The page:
What Can I Give to God?
Have you ever received a gift that far exceeded what you could have expected? Something so nice that just saying “thank you” seemed inadequate?
If anything, you feel like you want to do something special for that person, to show your appreciation.
In the same way, when you consider all that Christ did for us on the cross and what He continues to do for us today, it feels so inadequate to simply tell Him, “Thank you.” He has given us eternal life when we didn’t deserve it. And if you look back at the last year, I’m sure you’ll find countless things He has done in your life.
In fact, it’s hard not to say, “Wow, God is great! How can I thank Him for everything He has done for me? What can I possibly do to show my appreciation to Him?”
Fortunately, Scripture gives us a good blueprint for some ways that we can show our thanks to God.
1. We can give Him our praise. The psalmist says in Psalm 63:3–4, “Because your lovingkindness is better than life, my lips shall praise You. Thus will I bless You while I live; I will lift up my hands in Your name” (nkjv).
It’s funny that we think it’s perfectly normal for people to wear their favorite team’s jersey to a sporting event, and go wild when their team scores. But when you come to church on Sunday morning and someone is lifting up his hands during the worship time, people stare and call him a fanatic.
Is there a place for verbally praising God, for lifting our hands in worship? Yes. It is biblical to lift your hands to the Lord. It is a good thing to do. You shouldn’t be reluctant to lift your hands in praise to God.
2. I should keep my promises to God. Psalm 116:18 says, “I will keep my promises to the Lord in the presence of all His people” (nlt).
When you prayed to receive Christ, you made a promise to God that you would turn away from your previous sinful lifestyle. You pledged to follow His commands, just as Jesus said: “You are My friends if you do whatever I command you” (John 15:14 nkjv).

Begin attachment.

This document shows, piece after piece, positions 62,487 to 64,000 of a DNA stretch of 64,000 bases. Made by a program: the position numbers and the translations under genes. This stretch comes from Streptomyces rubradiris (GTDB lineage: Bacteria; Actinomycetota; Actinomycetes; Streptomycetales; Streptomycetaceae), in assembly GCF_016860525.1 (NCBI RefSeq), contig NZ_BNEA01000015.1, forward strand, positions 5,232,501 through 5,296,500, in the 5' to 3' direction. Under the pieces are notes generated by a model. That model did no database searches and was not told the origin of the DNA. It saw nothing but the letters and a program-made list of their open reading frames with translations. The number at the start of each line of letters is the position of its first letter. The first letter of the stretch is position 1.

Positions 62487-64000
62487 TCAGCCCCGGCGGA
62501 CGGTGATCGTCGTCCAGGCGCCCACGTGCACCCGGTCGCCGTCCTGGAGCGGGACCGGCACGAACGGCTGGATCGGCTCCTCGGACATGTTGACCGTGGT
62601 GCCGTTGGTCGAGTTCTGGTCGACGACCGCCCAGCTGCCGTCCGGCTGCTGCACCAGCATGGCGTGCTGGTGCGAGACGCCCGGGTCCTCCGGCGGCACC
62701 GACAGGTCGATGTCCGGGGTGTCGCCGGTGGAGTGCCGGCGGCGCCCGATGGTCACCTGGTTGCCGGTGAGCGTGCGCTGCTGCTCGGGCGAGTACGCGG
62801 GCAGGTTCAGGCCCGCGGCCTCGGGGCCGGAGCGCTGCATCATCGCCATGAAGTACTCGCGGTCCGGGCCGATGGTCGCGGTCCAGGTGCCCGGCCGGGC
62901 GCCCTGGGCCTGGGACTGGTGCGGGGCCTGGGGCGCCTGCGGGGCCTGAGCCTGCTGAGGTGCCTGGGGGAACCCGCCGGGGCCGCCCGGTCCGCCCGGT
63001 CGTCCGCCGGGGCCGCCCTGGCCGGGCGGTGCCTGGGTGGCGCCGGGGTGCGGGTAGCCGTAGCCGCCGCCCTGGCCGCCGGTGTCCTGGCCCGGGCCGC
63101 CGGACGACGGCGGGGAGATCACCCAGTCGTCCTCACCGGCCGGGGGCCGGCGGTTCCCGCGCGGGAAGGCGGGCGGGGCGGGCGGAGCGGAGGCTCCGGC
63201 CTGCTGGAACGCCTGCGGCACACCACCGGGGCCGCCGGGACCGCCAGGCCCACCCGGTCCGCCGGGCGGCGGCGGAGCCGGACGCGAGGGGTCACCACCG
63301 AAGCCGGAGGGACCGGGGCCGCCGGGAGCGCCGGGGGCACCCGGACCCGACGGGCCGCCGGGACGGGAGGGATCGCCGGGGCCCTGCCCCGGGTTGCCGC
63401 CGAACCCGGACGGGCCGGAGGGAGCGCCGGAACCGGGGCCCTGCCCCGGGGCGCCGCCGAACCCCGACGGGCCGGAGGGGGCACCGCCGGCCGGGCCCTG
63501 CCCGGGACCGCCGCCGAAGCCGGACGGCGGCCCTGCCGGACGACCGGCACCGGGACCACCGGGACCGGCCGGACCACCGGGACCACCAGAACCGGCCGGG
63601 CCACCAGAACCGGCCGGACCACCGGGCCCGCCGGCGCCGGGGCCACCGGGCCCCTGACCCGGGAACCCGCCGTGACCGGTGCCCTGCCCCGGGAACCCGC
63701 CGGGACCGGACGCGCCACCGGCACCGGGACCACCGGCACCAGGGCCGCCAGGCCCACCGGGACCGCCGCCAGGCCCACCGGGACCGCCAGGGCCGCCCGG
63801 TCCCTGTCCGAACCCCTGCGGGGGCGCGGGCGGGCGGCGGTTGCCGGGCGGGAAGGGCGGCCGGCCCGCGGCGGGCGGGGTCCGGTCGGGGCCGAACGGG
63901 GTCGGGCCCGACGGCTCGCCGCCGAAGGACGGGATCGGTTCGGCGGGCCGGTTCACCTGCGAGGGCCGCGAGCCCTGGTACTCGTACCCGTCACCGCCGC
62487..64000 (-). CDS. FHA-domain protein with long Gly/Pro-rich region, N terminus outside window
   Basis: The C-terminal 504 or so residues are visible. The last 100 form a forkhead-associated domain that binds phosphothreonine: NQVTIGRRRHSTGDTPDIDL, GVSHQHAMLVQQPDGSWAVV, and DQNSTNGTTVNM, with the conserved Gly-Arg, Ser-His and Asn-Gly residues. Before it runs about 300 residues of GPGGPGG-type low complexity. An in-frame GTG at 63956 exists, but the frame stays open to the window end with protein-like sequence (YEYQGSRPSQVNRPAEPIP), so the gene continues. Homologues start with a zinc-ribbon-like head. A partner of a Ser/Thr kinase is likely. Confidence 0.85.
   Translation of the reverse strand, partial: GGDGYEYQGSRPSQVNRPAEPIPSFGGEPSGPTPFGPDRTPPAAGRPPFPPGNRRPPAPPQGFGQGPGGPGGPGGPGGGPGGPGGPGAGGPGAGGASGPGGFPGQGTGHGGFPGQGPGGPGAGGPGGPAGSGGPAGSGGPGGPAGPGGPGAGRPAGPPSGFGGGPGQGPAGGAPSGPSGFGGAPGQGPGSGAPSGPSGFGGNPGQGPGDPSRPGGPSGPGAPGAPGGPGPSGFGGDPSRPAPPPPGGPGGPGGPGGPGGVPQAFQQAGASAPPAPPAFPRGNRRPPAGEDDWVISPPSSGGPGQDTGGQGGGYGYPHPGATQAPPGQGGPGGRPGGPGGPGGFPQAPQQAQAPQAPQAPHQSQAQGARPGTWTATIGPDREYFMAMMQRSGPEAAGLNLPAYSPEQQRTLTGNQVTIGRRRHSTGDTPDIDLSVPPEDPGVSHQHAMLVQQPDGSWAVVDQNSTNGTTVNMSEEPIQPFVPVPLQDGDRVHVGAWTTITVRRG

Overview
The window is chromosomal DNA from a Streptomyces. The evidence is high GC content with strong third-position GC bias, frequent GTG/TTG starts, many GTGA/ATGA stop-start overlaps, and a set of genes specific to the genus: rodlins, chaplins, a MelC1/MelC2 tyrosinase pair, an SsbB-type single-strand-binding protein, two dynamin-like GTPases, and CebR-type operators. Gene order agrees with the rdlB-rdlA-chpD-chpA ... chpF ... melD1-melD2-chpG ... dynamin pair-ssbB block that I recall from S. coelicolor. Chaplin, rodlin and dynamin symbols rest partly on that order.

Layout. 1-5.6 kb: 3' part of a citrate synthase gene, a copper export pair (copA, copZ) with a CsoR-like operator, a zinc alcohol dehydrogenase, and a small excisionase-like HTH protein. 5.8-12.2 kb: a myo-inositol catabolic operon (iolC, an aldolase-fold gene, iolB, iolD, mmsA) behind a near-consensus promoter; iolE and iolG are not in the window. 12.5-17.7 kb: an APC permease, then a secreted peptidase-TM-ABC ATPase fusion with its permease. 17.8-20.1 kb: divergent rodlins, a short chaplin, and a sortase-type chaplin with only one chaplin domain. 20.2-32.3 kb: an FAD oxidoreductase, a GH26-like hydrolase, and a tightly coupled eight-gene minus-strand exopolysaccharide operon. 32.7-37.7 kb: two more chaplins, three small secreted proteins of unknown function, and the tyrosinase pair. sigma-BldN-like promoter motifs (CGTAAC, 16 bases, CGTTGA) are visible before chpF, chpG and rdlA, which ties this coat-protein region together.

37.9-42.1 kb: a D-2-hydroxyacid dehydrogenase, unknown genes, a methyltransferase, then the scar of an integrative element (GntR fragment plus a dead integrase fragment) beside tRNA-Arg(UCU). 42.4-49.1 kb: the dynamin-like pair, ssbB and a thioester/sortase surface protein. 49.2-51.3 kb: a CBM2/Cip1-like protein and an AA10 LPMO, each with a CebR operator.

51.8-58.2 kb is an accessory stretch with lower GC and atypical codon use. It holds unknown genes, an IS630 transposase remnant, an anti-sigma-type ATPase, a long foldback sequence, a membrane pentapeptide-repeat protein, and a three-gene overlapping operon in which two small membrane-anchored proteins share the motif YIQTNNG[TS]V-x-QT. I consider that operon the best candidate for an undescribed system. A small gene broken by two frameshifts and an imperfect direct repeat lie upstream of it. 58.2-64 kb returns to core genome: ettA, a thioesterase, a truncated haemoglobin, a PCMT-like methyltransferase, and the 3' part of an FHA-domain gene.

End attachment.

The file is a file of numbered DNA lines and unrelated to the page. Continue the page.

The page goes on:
Now, of course, we are still flawed humans and we won’t always do exactly as He says, but we still need to be obedient to His will and keep that promise we made to Him.
3. We can honor the Lord by bringing our offerings to the Lord. 1 Chronicles 16:28 says, “O nations of the world, recognize the lord, recognize that the lord is glorious and strong. Give to the lord the glory He deserves! Bring your offering and come to worship Him. Worship the lord in all His holy splendor” (nlt).
When you are a child, it is hard to wrap your mind around the idea that giving is better than receiving. You’re more concerned about what people are going to give you. But as you get older and become a parent, you discover the joy of giving. You actually find more pleasure in giving a gift than in receiving one.
Jesus gives us another reason why giving is so important to Christians in Matthew 6:19–21:
Do not lay up for yourselves treasures on earth, where moth and rust destroy and thieves break in and steal, but lay up for yourselves treasures in heaven, where neither moth nor rust destroys and where thieves do not break in and steal. For where your treasure is, there your heart will be also. (nkjv)
In other words, Jesus is saying that it is wrong to put all of our hope in earthly treasures with nothing waiting for us on the other side. Why? Because these earthly treasures simply will not last.
When you play Monopoly, it’s fun to put up hotels and collect money and try to win. But once the game is over, that Monopoly money isn’t worth anything. You can’t go down to the car dealer, pull out those orange bills, and buy a new car. Monopoly money can’t do a thing for you in the real world.
When we get to heaven, all we have on earth will have no value if we do not invest it properly. You can’t take it with you, but you can send it on ahead. How? By investing in the work of the kingdom of God.
God has given spiritual gifts to His children so they can carry out the work He has for them to do. And Wednesday on A NEW BEGINNING, Pastor Greg Laurie points out that, if we’re not using our gifts, we’re not properly equipped to serve the Lord to the best of our ability.